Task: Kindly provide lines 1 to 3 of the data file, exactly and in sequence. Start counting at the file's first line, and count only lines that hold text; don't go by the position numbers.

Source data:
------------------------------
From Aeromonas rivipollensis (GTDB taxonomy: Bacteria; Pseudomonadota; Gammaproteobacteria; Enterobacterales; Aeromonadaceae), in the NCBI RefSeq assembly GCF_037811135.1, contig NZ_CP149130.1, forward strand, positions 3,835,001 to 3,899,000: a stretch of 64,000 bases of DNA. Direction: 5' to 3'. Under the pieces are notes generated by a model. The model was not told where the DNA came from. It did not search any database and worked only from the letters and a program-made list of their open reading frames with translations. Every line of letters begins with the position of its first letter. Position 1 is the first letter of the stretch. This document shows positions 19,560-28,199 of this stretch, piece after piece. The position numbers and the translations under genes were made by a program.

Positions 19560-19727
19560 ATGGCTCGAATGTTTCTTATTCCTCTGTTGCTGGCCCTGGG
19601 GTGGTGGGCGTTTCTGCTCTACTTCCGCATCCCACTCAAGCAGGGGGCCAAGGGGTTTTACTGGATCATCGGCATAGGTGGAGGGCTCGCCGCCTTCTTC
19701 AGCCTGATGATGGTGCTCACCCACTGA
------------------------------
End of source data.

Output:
From Aeromonas rivipollensis (GTDB taxonomy: Bacteria; Pseudomonadota; Gammaproteobacteria; Enterobacterales; Aeromonadaceae), in the NCBI RefSeq assembly GCF_037811135.1, contig NZ_CP149130.1, forward strand, positions 3,835,001 to 3,899,000: a stretch of 64,000 bases of DNA. Direction: 5' to 3'. Under the pieces are notes generated by a model. The model was not told where the DNA came from. It did not search any database and worked only from the letters and a program-made list of their open reading frames with translations. Every line of letters begins with the position of its first letter. Position 1 is the first letter of the stretch. This document shows positions 19,560-28,199 of this stretch, piece after piece. The position numbers and the translations under genes were made by a program.

Positions 19560-19727
19560 ATGGCTCGAATGTTTCTTATTCCTCTGTTGCTGGCCCTGGG